This paper proceeds in three steps. First I review the theoretical debate within EU studies, showing that the study of leadership has developed in the past decade, but also that there is a major bifurcation in the literature between proponents of rational choice inspired principal-agent models and scholars who utilize similar models but replace the comprehensive rationality assumption with a more realistic bounded rationality assumption. This distinction between using the assumptions of full and bounded rationality has major implications for the theoretical expectations of the respective leadership theories, which will be expounded in section 2. Second, the paper then turns to an empirical analysis, showing that leadership has been a major factor in the history-making decisions of the past two decades. The section reviews findings on the leadership roles of EU institutions and governments; in particular looking at the Commission, EP, Council Secretariat, along with the Franco-German tandem and select Presidencies. The paper concludes by pointing towards new research on the conditions under which leadership is necessary, along with understudied empirical topics.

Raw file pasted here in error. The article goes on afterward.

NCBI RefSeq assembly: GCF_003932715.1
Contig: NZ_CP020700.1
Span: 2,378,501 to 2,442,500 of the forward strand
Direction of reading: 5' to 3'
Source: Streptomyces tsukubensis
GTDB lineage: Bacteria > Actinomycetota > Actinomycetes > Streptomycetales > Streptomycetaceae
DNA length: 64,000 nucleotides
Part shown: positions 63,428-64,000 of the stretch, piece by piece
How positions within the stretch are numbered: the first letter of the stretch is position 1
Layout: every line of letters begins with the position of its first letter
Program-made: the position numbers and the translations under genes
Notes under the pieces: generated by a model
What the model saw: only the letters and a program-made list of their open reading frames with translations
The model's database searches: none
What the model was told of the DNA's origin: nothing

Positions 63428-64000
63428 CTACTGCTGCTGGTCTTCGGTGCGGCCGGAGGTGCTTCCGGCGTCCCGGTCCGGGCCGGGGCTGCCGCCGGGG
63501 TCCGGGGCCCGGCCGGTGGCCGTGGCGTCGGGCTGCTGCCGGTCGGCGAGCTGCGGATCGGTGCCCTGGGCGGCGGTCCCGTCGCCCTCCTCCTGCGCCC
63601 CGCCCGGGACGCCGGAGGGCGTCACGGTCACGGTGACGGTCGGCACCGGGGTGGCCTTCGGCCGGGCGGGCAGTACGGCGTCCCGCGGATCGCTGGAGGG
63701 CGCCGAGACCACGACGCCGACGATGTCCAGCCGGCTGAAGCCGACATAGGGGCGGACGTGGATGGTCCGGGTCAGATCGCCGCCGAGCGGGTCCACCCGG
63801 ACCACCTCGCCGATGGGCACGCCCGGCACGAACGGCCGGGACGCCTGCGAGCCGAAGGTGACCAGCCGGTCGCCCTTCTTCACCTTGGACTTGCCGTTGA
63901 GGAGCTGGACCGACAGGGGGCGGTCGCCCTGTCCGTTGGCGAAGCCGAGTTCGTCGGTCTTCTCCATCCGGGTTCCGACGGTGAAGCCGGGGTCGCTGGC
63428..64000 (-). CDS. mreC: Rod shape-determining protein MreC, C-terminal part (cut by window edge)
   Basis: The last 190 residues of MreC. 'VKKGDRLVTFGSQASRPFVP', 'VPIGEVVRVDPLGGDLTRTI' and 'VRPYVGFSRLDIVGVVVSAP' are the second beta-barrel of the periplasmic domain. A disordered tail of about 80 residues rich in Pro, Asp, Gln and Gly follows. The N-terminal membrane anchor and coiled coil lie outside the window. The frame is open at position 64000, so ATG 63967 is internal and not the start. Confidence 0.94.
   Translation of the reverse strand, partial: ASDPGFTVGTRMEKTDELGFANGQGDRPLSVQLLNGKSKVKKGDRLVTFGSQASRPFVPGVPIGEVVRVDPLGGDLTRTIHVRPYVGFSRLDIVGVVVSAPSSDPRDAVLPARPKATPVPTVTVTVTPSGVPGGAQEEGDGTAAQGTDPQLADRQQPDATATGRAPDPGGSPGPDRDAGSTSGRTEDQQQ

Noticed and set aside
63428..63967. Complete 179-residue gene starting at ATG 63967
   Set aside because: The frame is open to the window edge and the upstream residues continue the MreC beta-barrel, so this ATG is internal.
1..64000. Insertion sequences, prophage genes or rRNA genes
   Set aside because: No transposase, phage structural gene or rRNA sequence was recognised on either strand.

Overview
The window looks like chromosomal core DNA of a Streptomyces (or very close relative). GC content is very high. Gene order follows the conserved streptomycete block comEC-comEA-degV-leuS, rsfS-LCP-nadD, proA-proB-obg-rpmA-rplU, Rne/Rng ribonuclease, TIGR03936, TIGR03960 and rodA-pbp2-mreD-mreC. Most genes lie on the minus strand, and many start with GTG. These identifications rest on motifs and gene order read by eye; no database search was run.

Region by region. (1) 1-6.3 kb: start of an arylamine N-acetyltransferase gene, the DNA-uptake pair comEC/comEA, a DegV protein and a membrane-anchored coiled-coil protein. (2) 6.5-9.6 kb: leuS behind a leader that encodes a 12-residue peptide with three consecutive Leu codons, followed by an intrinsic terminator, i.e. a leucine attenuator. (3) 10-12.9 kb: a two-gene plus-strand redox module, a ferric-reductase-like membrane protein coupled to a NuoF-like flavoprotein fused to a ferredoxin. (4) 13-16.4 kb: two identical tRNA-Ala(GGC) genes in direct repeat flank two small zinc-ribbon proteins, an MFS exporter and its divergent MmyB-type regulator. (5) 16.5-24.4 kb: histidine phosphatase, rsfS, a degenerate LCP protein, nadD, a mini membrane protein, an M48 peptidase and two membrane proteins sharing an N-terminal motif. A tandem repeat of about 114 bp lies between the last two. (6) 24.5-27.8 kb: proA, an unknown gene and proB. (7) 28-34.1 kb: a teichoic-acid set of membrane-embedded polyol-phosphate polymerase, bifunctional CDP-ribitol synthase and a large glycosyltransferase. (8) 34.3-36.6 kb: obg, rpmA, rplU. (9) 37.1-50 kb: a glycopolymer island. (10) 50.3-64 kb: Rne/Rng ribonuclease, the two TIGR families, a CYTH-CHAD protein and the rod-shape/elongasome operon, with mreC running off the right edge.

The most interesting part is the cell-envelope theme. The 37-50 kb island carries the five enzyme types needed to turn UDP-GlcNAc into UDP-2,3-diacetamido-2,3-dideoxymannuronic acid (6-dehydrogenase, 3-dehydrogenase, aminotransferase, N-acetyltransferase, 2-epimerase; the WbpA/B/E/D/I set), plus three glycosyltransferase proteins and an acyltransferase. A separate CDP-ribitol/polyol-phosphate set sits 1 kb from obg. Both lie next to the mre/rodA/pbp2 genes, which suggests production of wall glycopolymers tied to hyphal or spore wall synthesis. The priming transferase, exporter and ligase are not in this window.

Ikke Angivet, 2007
Main Research Area:
Studying the European Union: Current and Future Agendas. <em>Palgrave Studies in European Union Politics</em> conference., 2007
Department of Political Science, University of Aarhus